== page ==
“Our children think we’ve gone senile,” said youthful senior citizen Jane Corbin, who with husband Jimmy owns and operates Harris Aquafarm in Springfield, Tenn. Standing behind two large silver bowls of freshwater prawnsraised on their family propertyCorbin, a retired schoolteacher, explained how she and her tobacco-farmer husband came to be shrimpers. “My mother had a 19-acre farm next door to ours, and when her health began failing, we were trying to figure out what to do with her property. I started reading about raising shrimp, and it seemed like we could do that.” They dug two 1-acre ponds, and three years ago, the Corbins received their first shipment of thousands upon thousands of half-inch-long infant prawns from hatcheries in Louisiana and Mississippi.
Once the baby crustaceans are shot into the ponds, typically the last week of May or first week of June, they sink to the bottom and reside there for the summer. During the maturing season, the Corbins take a boat out twice a day to distribute feed to their little charges. Harvest time is Oct. 1, when a million-and-a-half gallons of water are drained from the ponds, and the full-grown prawns are transported to another area for the chill-kill (don’t tell PETA), cleaning and packing. It has become something of an event in Springfield.
“People who live around here were a little curious about what we were doing,” Jane Corbin explained with a laugh. “We were telling them about the harvest, and that first one, people started pulling up in their cars. We got quite a crowd, so Jimmy went into town and got some hot dogs. We built a bonfire and had a big weenie roast. The next year, it got even bigger, and we’re all looking forward to doing it again this fall.”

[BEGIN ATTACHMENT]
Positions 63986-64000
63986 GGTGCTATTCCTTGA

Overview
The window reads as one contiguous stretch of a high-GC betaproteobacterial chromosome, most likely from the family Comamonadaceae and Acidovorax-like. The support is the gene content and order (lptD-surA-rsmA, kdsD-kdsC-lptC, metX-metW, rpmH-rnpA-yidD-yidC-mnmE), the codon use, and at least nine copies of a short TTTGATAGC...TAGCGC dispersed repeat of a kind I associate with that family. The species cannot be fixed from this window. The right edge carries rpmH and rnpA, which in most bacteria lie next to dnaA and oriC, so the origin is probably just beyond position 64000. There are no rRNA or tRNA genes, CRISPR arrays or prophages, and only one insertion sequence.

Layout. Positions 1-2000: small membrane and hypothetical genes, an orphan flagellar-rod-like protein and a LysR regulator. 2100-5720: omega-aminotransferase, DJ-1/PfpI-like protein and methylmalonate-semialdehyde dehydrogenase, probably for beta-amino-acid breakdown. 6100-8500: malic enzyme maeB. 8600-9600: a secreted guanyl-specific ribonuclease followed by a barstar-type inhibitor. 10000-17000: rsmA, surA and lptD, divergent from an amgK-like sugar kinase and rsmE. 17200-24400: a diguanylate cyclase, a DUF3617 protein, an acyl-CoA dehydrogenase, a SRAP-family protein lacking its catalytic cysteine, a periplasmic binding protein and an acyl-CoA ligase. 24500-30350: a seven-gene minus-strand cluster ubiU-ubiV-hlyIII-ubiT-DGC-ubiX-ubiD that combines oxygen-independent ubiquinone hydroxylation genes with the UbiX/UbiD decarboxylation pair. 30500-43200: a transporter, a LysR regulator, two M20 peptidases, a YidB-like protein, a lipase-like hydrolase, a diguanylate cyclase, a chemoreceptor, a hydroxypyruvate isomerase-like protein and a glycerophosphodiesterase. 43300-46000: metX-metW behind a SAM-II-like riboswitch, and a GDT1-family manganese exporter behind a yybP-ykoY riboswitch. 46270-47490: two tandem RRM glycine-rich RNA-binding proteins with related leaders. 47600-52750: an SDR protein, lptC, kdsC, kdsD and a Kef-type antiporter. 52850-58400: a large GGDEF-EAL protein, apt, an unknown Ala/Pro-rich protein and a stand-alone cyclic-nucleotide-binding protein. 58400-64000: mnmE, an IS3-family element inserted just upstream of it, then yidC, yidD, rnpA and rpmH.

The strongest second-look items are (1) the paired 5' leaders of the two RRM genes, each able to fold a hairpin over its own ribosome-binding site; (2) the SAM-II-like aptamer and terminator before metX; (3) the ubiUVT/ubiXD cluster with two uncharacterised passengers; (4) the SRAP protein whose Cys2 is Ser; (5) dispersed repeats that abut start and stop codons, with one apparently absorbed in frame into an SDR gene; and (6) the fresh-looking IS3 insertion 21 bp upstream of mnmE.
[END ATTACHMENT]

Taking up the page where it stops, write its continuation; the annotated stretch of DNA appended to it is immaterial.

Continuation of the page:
According to Jane, freshwater prawns have a lobster-like texture and a mild, sweet taste; they are fed a blend of grain and protein, and they’re grown with no chemicals in clean, fresh water with no pollutants. To find out more about Harris Aquafarm, contact Jane Corbin at 384-3793, 384-3185 or email@example.com. For recipes and information, visit www.freshwaterprawn.org.
Prawns are one thing, but caviar in Tennessee? Yet there it was, in a glass bowl nestled in an ice-filled silver bucket: glistening, slate-colored mounds of Kelley’s Katch Caviar, produced from the roe of paddlefish found in state rivers. The Kelleys have been in business for more than 20 years and are based in Savannah, Tenn. In a Wall Street Journal article about the growing popularity of American caviar, Kelley’s Katch won the blind taste test conducted by caviar connoisseurs and professional chefs, beating out six mail-order caviars and even a fine Russian caviar. Packaged in attractive tins in several sizes, this Tennessee treat can be ordered by calling (800) 681-8565 or (731) 925-7360, or by visiting www.kelleyskatch.com.
We made a short and sweet stop at Mama Turney’s Homemade Pies. Barbara “Mama” Turney was not on site, but Michael “Papa” Turney offered us samples of Mama’s scrumptious chess pie. Look for Mama Turney’s chess, chocolate, pecan, sweet potato, chocolate chess, lemon chess and coconut pies at Kroger, Scot Markets, Jack’s Bar-B-Que downtown, and at the Nashville Coliseum during football season.
At the “Captain’s table,” Rodney and Linda Simmons were showing off their product line of jellies, jams, hot sauces, salsas, dessert sauces, pepper glazes, salad dressings and sandwich spreads. Their company, Bell Buckle Country Store, located in Chapel Hill, began with a prodigious crop of peppers produced one summer on the Simmons farm. Linda began making pepper jelly to sell. Rodney, a.k.a. the Captain, started fiddling with some Caribbean-influenced recipes for grilling glazes, picked up while he was piloting planes in the islands; that was the genesis of the Captain Rodney line. Like a patch of kudzu, the business grew and grew. Under the Simplify label is their award-winning Burgundy Poppy Seed Salad Dressing, Champagne Honey Mustard Salad Dressing, White Zinfandel Jelly, Linda’s Lemon Curd and Mountain Blackberry Dessert Topping, among others. Some of Captain Rodney’s most popular items are the Boucan Glaze, Mango Pepper Glaze, the Lime-Ginger Pepper Glaze and Mango Pepper Jelly. Contact the Captain and his first mate at (931) 294-5906 or www.bellbuckle.com.